What we cover

We start at the beginning: How to handle tubing without damaging it. We'll show you how to properly cut and debur the tubing as well as how to bend it. You'll learn how to calculate the length of tubing you need to get from Point A to Point B. That's especially important when you are using expansion loops and offsets, which we'll also cover.

Good craftsmanship not only saves money by reducing the amount of expensive scrap, it also improves fluid system performance.

The course has hand-on exercises as well as classroom instruction, so you'll be able to practice what you just learned. 

Who should attend

Anyone who has to install tubing can benefit from this course: fabricators, contractors and technicians. But it's also valuable knowledge for people who design fluid systems: engineers and draftsmen. Anyone responsible for inspecting or maintaining a fluid system also needs to know if the job was done right: quality control personnel and safety engineers.

Tube Bending Essentials is only one of many classes that we offer. You can contact us through the linked page to sign up for the next class in our new training center, or we can bring the class to your location. If you prefer to talk with a live person, we're at 780-437-0640.

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ABSA and MTRs: We Have Your Parts Covered Part 2

Tue, Sep 12, 2017 @ 15:09 PM / by Alecia Robinson posted in Online Services, local expert, Tubing, Resources


We have documentation for components for systems running at more than 15 psi


Need an MTR for one of your Edmonton Valve orders? Head over to edmontonvalve.com/mtrs to download a copy, all you need is the heat number which is stamped right on your tubing.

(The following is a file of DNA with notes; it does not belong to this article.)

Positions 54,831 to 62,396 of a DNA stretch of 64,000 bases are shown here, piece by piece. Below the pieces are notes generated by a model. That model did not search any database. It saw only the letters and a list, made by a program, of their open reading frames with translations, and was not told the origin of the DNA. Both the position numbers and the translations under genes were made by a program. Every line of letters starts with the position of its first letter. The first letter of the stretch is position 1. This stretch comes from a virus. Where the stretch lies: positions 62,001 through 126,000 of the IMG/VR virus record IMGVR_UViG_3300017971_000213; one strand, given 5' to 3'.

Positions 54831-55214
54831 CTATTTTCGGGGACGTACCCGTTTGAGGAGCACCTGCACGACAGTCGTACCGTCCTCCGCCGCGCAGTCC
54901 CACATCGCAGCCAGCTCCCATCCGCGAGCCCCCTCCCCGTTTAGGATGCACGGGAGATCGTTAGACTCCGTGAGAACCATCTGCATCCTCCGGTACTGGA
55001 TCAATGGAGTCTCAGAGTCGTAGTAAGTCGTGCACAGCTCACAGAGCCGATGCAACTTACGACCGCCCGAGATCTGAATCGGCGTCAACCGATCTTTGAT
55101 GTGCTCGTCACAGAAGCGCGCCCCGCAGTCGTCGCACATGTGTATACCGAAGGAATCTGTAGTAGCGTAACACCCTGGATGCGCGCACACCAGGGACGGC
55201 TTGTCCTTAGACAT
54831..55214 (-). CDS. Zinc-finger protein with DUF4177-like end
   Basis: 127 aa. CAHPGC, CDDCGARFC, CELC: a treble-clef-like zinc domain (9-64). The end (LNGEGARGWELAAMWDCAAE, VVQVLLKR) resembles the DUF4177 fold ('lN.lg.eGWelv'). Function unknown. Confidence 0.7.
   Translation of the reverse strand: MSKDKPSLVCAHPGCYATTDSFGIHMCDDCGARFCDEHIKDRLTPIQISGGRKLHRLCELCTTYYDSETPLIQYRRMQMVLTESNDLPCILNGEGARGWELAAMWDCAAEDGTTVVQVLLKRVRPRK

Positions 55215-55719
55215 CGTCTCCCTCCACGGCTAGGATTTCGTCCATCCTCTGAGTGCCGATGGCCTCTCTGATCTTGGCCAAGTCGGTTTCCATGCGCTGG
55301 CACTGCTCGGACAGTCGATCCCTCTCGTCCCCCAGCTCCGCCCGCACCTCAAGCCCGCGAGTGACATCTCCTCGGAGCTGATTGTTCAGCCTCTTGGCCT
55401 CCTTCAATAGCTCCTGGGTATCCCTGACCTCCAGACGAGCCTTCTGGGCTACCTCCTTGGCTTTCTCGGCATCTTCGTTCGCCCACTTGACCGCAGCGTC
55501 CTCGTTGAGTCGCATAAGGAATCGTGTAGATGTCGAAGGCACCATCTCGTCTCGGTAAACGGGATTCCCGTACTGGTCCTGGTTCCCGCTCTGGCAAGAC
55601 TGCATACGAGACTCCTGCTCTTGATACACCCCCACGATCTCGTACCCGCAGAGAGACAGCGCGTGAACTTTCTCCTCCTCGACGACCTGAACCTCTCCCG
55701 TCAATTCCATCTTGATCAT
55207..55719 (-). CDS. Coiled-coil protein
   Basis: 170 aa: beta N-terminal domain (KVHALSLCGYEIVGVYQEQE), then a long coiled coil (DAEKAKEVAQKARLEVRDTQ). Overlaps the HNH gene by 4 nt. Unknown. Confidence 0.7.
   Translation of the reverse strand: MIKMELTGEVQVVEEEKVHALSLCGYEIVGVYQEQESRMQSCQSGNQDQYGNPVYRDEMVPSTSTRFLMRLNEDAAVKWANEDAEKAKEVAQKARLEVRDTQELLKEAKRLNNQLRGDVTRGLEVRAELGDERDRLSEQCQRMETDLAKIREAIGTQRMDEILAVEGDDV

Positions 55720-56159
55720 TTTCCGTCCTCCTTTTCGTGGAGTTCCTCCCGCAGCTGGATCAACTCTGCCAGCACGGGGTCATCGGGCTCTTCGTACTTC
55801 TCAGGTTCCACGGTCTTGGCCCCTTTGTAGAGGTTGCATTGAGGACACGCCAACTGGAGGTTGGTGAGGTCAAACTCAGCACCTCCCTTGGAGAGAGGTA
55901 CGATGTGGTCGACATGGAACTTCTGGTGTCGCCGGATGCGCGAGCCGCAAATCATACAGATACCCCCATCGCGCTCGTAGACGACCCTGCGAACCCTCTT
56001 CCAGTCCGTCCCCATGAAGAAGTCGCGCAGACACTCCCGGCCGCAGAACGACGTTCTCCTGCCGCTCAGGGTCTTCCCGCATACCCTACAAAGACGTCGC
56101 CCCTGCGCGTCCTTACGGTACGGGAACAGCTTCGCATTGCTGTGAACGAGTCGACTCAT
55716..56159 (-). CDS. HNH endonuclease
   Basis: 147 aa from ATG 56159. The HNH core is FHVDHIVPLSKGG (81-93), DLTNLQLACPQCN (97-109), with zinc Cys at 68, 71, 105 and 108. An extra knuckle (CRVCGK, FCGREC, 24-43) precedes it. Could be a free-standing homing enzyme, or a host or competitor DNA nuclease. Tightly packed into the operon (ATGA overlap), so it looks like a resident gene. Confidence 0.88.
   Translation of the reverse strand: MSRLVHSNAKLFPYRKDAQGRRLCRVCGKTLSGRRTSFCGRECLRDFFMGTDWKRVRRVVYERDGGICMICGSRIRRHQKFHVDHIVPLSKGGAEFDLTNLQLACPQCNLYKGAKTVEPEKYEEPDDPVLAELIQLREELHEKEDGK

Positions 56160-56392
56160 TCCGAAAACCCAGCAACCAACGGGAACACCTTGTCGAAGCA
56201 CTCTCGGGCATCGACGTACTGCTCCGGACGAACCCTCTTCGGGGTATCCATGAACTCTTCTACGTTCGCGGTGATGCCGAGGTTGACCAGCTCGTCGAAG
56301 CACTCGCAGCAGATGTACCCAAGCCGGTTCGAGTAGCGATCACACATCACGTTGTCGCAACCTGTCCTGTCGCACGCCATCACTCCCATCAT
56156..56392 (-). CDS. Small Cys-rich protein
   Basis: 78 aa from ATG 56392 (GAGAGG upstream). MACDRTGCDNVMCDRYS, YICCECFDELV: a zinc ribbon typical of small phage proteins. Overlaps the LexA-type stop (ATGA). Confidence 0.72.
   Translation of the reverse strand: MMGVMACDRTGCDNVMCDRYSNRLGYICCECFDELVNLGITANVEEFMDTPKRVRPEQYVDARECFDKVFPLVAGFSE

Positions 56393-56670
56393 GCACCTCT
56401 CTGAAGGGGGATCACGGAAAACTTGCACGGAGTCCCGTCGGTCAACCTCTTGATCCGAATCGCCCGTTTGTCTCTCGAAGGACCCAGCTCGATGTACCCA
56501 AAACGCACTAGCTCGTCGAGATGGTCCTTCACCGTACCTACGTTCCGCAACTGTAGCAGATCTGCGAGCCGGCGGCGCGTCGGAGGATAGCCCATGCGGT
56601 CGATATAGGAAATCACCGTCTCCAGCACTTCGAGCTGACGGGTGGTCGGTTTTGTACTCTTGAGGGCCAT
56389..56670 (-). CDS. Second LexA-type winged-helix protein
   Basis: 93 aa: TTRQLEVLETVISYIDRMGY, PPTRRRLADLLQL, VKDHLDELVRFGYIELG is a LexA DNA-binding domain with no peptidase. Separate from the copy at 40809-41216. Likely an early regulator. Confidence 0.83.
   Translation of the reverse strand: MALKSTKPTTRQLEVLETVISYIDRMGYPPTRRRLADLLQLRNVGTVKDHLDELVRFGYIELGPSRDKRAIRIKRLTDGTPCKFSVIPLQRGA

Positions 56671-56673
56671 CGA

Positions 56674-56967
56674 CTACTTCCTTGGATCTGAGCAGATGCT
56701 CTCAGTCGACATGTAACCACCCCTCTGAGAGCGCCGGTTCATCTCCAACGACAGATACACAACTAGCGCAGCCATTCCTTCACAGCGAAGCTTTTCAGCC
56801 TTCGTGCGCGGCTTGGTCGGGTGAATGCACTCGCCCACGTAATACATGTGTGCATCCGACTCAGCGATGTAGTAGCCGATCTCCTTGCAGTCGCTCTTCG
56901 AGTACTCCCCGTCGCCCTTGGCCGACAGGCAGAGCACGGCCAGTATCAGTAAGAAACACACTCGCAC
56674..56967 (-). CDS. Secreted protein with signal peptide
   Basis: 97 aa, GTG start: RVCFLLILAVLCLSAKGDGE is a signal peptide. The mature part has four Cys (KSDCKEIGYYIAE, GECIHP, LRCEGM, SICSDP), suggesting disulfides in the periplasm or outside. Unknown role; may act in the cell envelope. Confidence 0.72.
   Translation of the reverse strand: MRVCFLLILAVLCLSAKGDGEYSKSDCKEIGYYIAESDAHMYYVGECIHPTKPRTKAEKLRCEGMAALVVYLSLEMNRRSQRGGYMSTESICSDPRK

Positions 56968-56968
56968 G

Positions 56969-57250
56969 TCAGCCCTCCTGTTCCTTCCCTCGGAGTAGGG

As we discussed in an earlier post about ABSA and CRNs, the Alberta Boiler Safety Association is the pressure equipment safety authority authorized by the Alberta Government to administer and delivery safety programs related to boilers, pressure vessels and pressure piping systems through their complete life cycles. In this weeks blog we will discuss how ABSA relates to Swagelok when it comes to Material Test Reports (MTRs).


For threaded piping and tubing, ABSA suggests that owner companies have certain procurement and purchasing requirements from its approved vendor list. Although Material Test Reports may not be required by construction code, MTRs may be required in owner specification. So it's up to the owner to train personnel in the MTR verification and other documentation requirements

MTRs and CoCs

Edmonton Valve & Fitting can help out by providing documentation. We provide MTRs for all tubing orders. They are based on the heat number printed on the lay line of the tubing. We also have a self-serve option available for MTRs for tubing online at edmontonvalve.com/mtrs. Simply enter the heat number and you can download the MTR. If you are cutting the tubing, then the heat number should be written onto the tubing

MTRs are typically not provided with other products, but they are available on request. All parts are traceable for alloy materials with a three-letter heat code that is stamped onto all fitting components which meets the ABSA requirement. It speeds up the process if you request the MTR at the time of order.  Keep in mind that a tubing tee could have up to 10 MTRs associated with it.

Another commonly requested document we receive is a Certificate of Compliance. We can provide a Certificate of Compliance upon request, just mention this request when speaking to your customer service associate.  A CoC will be issued for the entire order, and parts are listed out.

Additional resources